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Mount Clare During the War of 1812
On August 22, 1814, units of the Maryland militia marched past Mount Clare, first to bivouac at Elk Ridge and then on to Bladensburg to meet the British. Among the American militia was James Carroll, Jr., of Mount Clare in Baltimore. James Carroll, Jr., returned to Baltimore with dispatches of the defeat at Bladensburg on the night of the 24th. The Carrolls living at Mount Clare at the time, including Margaret Tilghman Carroll, the Barristers widow, could have seen the red glow in the southwestern sky from the burning of the capitol. They could have also seen the British fleet in the Patapsco River on September 11th, especially with a spyglass from one of the upstairs windows. They certainly must have watched the bombardment of Fort McHenry from their hill top advantage at Mount Clare.

Mount Clare was also the site of the National Encampment attended by the surviving defenders of Baltimore, as well as troops from Virginia, Pennsylvania, and Washington (May 14-30, 1841). A parade was reviewed by then President John Tyler, Chief of Staff General Winfield Scott, and numerous other dignitaries. When the Association of the Defenders of Baltimore of the War of 1812 entered the camp they were received by the cheers of 10,000 persons.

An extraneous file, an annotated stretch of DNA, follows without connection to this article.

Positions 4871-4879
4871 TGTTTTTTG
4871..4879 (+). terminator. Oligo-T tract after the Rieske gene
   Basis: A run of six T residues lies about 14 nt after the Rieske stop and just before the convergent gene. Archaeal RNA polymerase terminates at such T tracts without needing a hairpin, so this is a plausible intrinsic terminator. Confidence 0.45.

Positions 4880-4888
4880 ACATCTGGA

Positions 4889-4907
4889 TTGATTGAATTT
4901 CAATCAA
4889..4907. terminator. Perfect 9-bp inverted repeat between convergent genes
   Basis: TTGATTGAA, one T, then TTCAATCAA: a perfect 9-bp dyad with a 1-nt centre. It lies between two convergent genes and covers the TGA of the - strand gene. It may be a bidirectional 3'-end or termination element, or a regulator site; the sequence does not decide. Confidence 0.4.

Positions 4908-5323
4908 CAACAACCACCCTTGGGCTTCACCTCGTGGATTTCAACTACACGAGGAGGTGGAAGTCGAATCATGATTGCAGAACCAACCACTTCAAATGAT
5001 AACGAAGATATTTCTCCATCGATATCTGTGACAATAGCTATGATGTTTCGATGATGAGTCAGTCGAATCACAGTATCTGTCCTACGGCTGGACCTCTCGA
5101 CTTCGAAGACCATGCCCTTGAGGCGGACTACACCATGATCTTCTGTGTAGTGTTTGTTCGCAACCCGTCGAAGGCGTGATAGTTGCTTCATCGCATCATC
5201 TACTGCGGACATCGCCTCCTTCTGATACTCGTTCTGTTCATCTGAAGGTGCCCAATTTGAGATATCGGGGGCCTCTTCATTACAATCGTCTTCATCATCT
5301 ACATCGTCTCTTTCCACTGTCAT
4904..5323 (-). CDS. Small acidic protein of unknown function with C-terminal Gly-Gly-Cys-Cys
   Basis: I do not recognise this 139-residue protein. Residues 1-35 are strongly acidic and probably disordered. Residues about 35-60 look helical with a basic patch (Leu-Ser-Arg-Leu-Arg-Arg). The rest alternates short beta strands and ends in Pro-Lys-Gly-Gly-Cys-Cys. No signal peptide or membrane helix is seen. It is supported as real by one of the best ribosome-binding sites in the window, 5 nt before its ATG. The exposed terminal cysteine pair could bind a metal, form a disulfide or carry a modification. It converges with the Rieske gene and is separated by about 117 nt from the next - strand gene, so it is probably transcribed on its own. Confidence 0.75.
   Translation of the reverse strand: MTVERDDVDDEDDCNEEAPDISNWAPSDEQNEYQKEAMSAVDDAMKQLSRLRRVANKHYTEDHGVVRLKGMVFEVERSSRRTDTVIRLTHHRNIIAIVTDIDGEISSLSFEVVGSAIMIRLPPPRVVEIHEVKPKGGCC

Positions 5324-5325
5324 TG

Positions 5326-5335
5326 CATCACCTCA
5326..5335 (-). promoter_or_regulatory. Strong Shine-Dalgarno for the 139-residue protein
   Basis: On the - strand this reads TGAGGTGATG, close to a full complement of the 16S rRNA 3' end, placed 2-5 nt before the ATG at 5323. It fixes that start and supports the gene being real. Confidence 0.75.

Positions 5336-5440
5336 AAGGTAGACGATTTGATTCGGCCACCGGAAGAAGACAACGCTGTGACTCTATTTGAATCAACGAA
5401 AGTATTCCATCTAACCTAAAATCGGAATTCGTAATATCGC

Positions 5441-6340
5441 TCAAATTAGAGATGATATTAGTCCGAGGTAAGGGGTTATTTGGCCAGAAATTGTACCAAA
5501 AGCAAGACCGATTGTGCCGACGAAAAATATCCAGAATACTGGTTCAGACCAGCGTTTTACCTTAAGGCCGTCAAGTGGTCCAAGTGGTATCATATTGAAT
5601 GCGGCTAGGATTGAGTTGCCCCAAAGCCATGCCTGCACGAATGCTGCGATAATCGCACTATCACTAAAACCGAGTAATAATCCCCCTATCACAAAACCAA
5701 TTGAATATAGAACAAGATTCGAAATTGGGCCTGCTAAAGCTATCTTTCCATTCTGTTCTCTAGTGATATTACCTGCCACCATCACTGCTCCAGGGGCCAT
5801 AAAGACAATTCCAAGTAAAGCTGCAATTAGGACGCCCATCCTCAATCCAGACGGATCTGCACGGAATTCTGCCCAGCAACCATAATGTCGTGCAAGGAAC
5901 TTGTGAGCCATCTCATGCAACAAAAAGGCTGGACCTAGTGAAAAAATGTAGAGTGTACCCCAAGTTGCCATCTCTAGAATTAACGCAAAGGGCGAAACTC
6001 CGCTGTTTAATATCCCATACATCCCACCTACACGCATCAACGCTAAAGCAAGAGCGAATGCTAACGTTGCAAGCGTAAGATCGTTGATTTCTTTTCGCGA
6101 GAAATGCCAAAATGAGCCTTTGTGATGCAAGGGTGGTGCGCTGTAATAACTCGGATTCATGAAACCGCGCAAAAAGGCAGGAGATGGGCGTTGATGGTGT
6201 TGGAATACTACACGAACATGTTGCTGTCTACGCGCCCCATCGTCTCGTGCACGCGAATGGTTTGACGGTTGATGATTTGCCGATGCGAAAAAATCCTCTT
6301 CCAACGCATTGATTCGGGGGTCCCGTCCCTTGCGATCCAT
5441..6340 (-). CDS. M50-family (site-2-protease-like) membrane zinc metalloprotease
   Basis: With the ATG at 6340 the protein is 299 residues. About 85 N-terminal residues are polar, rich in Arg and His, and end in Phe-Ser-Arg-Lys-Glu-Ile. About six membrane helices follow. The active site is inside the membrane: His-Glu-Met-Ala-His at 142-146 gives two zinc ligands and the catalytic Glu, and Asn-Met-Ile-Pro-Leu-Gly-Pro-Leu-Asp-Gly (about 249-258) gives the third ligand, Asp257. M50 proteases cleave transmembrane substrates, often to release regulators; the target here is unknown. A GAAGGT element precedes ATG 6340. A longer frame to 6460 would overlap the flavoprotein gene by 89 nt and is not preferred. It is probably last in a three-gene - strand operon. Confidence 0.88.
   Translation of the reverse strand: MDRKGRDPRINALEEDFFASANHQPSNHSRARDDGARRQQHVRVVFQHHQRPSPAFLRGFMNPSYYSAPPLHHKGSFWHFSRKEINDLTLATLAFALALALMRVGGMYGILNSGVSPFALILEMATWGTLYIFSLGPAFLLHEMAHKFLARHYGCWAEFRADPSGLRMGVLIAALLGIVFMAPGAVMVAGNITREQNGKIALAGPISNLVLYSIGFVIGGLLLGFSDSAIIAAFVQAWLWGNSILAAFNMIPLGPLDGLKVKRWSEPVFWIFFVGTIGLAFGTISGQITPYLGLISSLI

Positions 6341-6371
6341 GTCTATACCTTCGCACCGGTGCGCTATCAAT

In September 1914, a centennial celebration took place in Carroll Park to commemorate Baltimoreís involvement in the War of 1812. A plaque was unveiled and presented and later mounted on the building near the Carriage Entrance of the mansion.

Text on plaque reads as follows:



The Mansion, now known as Mount Clare Museum House and Carroll Park are the property of the Department of Recreation and Parks, City of Baltimore. The mansion has been managed as a museum by the National Society of the Colonial Dames of America in the State of Maryland since 1917, designating it as Marylandís First House Museum.
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